I spent last weekend attending the Dublin Startup Weekend event, hosted by the National Digital Research Centre (NDRC). Startup Weekend is a movement, based in Seattle, but with events world-wide, which is aimed at putting technologists, designer and business people together to come up with an idea that might have the potential to be a startup business. To quote the Startup Weekend site:
Startup Weekend recruits a highly motivated group of developers, business managers, startup enthusiasts, marketing gurus, graphic artists and more to a 54 hour event that builds communities, companies and projects.
As this quote suggests, the idea is not just to develop a piece or software, or a website – although that is often the end point. Rather, it’s about developing a business idea, which might be realised through a web service.
The basic idea is that those with ideas for startups pitch their ideas on Friday night, the best pitches get chosen, and a number of teams form around those leading the chosen pitches. Those teams then spend Saturday and Sunday developing and implementing their ideas, ultimately leading to a presentation on Sunday evening. All in all, a fairly frenetic but hugely exciting and inspiring event.
I joined a team led by John Healy (@johnghealy), called CauseHere.org. John’s proposition was based around the idea of cause marketing. In particular, CauseHere.org was setup to provide tools to empower local communities to organise and manage local causes. While large charities are well placed to manage their causes over the long term, many of the local community causes are run by private individuals with little structural support.
CauseHere.org is a social network (yes, I know, another one), designed to allow local cause promoters to create and manage their cause, and for supporters of those causes to find them and lend their support, be it through donations, contributions of material and volunteering. In addition to John, our team was made up by Peter, Niamh, Art, Luke, Jethro and Jude.
By 7pm on Sunday evening, at demo time, there were six teams left standing. We were up first, and did a reasonably good job of presenting the pitch and the system that we had developed.
Next up was geoDealio.com. geoDealio was led by John Fitzpatrick, a post-doctoral researcher in UCD. John’s idea was to allow Cafe’s, Restaurants and Bars to advertise their special offers through twitter, and to allow would-be customers to find those deals through a location-aware mobile phone app. The geoDealio team presented a very nice business idea, with a significant amount of development effort behind it – delivering a web application, iPhone app and (almost working) integration between them.
The third team to present was LendURStuff.com. The idea behind LendURStuff was to provide a web service that allows people to lend their property (camera, lawn mower, whatever) to anybody for a fee. The idea was pretty similar to usemystuff.com, from what I could see.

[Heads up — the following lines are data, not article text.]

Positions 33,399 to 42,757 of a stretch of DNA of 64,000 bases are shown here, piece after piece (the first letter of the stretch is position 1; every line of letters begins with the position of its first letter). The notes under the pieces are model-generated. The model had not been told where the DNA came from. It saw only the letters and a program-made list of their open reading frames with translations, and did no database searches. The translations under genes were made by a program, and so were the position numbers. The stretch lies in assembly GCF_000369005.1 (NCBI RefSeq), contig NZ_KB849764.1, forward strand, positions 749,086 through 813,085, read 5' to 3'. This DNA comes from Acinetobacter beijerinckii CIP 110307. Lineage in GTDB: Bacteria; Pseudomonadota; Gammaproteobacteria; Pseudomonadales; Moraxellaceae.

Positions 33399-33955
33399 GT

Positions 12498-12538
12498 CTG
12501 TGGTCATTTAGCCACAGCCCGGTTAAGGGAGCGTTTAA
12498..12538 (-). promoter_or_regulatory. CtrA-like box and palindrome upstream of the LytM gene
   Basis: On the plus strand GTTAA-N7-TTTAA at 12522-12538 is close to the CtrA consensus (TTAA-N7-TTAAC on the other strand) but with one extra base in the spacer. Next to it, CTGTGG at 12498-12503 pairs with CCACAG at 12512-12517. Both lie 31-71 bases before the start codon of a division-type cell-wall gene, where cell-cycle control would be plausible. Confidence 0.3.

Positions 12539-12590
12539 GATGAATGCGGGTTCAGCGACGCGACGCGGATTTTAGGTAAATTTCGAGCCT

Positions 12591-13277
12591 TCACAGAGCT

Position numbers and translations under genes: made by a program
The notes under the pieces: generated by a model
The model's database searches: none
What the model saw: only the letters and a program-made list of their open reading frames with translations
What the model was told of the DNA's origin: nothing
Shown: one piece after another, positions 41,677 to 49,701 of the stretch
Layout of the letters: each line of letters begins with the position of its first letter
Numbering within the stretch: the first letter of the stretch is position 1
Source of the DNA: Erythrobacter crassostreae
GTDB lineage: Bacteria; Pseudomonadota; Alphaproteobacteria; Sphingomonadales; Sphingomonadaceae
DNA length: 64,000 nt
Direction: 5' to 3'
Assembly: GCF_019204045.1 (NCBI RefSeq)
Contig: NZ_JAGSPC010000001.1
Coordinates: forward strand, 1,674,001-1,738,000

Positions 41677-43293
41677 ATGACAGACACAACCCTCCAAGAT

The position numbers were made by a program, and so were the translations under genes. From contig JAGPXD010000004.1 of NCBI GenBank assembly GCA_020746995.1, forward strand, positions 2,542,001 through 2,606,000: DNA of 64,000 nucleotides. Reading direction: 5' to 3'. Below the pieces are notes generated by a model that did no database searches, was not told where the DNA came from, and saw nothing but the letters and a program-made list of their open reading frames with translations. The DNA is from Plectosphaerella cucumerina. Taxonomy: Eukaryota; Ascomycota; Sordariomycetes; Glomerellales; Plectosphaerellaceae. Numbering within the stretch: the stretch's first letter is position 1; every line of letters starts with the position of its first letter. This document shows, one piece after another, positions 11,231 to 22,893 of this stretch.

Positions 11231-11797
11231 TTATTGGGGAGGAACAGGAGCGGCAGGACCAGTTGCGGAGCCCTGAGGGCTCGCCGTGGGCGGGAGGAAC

The next presentation was from the bragbet.com team. Bragbet is a social network that allows small groups of friends (the example was a local football team) to organise a small sports betting circle between themselves, along the lines of group investing. This pitch undoubtedly caught the imagination of the judging panel best. Although the implementation of the idea was (completely) lacking, the judges really liked the novelty of the idea, and said that they wanted to use it when it became available.
HitTheRoad (aka Commutable) was next. The problem that this web site was trying to address was that of allowing the user to figure out how to get from point A to point B in Dublin using all available modes of transportation (including Dublin Bus, Luas, DART, and on foot). At present, there’s no single point where all of the available routes and timetables are available.
The last team to present was Classometer.com. Classometer is a web service designed to support people who run classes (yoga, pottery, karate, and so forth). It allows them to track their attendees, fees and profits for each class that they run, and also to communicate with all members of the class efficiently through email or SMS. Classometer was certainly the most complete and polished package on display during the presentations, a testament to the tightly knitted and talented development team, but they failed to convince the judges as to the value of the idea itself, or the size of the market.
At the end of the judging process, the geoDealio.com was adjudged to be the winner, on the basis of their idea, execution and having gotten a few local businesses to sign up in the early stage. Congratulations on the guys on a very impressive result. It will be very interesting to see if geoDealio has legs, and whether John and the team take it forward.
Overall, Startup Weekend was a great experience – very empowering and invigorating: something I would highly encourage anybody with an entrepreneurial bent to participate in. Many thanks and well done to Sean Murphy (@seanrmurphy), Amy Neale (@amisnealis), Clint Nelsen (@clintnelsen) and everybody else concerned.